$9 billion urged for water programs
SACRAMENTO -- Gov. Arnold Schwarzenegger unveiled a $9-billion bond package Tuesday that would pay for three new or expanded dams and amount to an unprecedented level of taxpayer financing for water projects.
With drought and court-imposed cutbacks looming, the governor’s proposal kick-starts what is expected to be several weeks of intense negotiations with legislators to place a water bond on the Feb. 5 ballot.
Schwarzenegger’s insistence upon dam projects in the Bay Area and in the Sacramento and San Joaquin valleys puts him at odds with most Democratic legislators. They say the state will get more water at lower cost by cleaning up polluted groundwater supplies and recycling and conserving water.
The bond proposal also breaks with historical water development in California, where most major water projects have been financed by the federal government or specific water users -- not by taxpayers at large.
The Republican governor’s latest, most detailed proposal involves $3.6 billion more in borrowing than what Senate leader Don Perata, an Oakland Democrat, has proposed in a bond measure of his own. Perata would not preclude local water districts from competing for state money to help build dams in his $5.4-billion proposal, but his plan would not earmark state money for specific dams.
“We’re not saying we’re not for dams,” Perata said, “but what we are saying is: Let the dams compete with other things. This is kind of ironic for me to say instead of the governor: Let the market run its course.”
Perata predicted that Schwarzenegger would be forced in negotiations to drop specific dam projects because, he said, Southern California taxpayers -- who would pay the largest share of those costs -- will prefer more cost-effective ways to expand supply.
“He’s either going to come our way,” Perata said, “or there will be no way.”
Last week, the governor declared a special legislative session on water to force legislators to keep working on the issue through their fall break. Some legislative leaders had hoped to strike a deal by Thursday, before at least 19 legislators depart for overseas trips. Or, they say, they will negotiate for at least the next several weeks -- as long as they can before an undetermined deadline for printing a supplemental ballot pamphlet for the Feb. 5 presidential primary election.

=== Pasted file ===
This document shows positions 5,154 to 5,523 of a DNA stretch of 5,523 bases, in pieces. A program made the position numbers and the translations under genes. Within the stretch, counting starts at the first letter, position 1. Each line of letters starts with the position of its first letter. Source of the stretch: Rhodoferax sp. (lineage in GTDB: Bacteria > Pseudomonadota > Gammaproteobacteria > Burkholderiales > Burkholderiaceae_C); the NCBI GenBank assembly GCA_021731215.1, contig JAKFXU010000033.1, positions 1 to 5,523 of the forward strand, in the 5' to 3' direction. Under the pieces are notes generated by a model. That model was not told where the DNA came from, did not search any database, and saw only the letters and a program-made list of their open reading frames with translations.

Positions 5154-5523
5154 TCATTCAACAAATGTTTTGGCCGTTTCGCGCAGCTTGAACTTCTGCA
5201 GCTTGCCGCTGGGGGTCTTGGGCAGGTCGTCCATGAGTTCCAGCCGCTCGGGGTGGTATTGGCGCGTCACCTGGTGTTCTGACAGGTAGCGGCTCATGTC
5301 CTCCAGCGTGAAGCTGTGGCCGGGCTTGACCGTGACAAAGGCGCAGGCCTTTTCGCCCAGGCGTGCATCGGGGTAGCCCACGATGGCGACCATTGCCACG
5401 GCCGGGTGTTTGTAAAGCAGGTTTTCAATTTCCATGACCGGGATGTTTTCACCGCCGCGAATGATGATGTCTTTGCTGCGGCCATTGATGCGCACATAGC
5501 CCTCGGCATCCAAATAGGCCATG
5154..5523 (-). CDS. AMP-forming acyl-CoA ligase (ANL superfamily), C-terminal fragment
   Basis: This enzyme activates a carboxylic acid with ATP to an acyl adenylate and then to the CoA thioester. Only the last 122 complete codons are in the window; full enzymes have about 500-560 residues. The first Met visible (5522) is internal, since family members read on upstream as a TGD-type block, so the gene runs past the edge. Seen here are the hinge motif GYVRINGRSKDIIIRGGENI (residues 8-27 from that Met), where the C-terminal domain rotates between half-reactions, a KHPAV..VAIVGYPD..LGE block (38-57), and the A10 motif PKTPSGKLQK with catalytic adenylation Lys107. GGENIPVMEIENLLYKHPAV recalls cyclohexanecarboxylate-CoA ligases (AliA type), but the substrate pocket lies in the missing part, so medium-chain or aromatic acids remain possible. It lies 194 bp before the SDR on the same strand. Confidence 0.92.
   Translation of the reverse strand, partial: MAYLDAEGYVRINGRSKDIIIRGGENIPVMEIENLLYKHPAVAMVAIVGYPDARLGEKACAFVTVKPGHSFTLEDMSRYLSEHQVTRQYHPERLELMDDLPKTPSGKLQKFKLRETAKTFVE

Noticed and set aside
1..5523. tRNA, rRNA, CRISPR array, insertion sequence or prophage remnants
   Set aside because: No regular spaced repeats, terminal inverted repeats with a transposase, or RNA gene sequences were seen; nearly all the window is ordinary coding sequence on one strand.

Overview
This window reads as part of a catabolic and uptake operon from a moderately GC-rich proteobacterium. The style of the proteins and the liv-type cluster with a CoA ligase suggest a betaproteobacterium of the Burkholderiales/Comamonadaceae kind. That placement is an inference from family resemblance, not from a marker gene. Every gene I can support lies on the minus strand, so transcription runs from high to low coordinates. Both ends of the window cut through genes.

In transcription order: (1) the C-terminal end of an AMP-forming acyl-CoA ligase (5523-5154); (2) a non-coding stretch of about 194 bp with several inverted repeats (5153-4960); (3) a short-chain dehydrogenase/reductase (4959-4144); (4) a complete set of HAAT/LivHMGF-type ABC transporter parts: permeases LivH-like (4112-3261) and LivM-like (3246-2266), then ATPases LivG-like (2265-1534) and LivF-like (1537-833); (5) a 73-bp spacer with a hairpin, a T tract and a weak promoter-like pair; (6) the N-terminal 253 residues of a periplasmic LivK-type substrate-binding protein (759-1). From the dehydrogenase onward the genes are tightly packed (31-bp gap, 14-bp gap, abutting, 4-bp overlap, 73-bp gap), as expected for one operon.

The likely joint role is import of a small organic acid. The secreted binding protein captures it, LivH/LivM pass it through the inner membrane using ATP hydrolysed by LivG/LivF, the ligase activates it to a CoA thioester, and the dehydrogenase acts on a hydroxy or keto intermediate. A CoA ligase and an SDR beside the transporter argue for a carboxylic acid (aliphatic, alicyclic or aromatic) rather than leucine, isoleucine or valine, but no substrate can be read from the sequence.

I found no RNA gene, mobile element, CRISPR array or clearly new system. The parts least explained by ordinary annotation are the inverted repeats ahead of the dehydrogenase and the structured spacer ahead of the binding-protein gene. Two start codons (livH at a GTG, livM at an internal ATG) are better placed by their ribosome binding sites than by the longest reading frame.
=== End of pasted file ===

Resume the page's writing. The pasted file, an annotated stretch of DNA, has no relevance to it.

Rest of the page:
Schwarzenegger’s proposal would invest in expanding Millerton Lake on the San Joaquin River northeast of Fresno. Farmers in the area complain that the existing lake is not big enough to meet their needs, those of city dwellers or of salmon downstream.
The governor would also fund a new reservoir in the hills of Glenn and Colusa counties, where water would be piped from the Sacramento River 16 miles away. And he would expand the Contra Costa Water District’s Los Vaqueros Reservoir near Livermore.
Assemblyman John Laird, a Santa Cruz Democrat taking a lead on water negotiations, said that the central debate in coming weeks would be over the question, “Who pays?”
“Do the people across the state pay for their own water and the water of other people?” he said. “Or do the people that receive the water pay a fair share of the cost of getting it to them?”
John Moffatt, who advises the governor on water issues, said Schwarzenegger’s proposal would invest tax dollars only where the state at large stood to gain and only to pay up to 50% of the cost of a dam project. Water users would have to pay the rest.
“The state will only pay for that portion of a project that has public benefits,” he said. “Our goal is to add assets to the backbone of the system that offer additional flexibility and benefits to everybody.”
Jeffrey Kightlinger, general manager of the Metropolitan Water District of Southern California, which provides water to 17 million people from Ventura County to the Mexican border, said California needs more reservoir storage. But his agency has spent $4 billion on storage-related projects in the last 12 years, he said.
MWD’s top concern, Kightlinger said, is finding a way to safeguard the export of water from the Sacramento-San Joaquin River Delta.
The delta is a source of water to two-thirds of California but also home to several species of threatened fish. Last month, a federal judge imposed protections for delta smelt that could cost Southern California a third of its delta supplies by curtailing pumping from December to June. Those months are the primary season for moving storm runoff and Sierra snowmelt to farm fields and reservoirs hundreds of miles south.
Consensus has been growing for years that California must re-engineer delta channels to separate fish habitat from water pumps to avoid supply cutbacks triggered by the U.S. Endangered Species Act. In their bond proposals, neither Schwarzenegger nor Perata specifies such a rerouting, or “conveyance.” Instead, they are waiting to hear the recommendations -- due in October -- of a task force appointed by Schwarzenegger last year.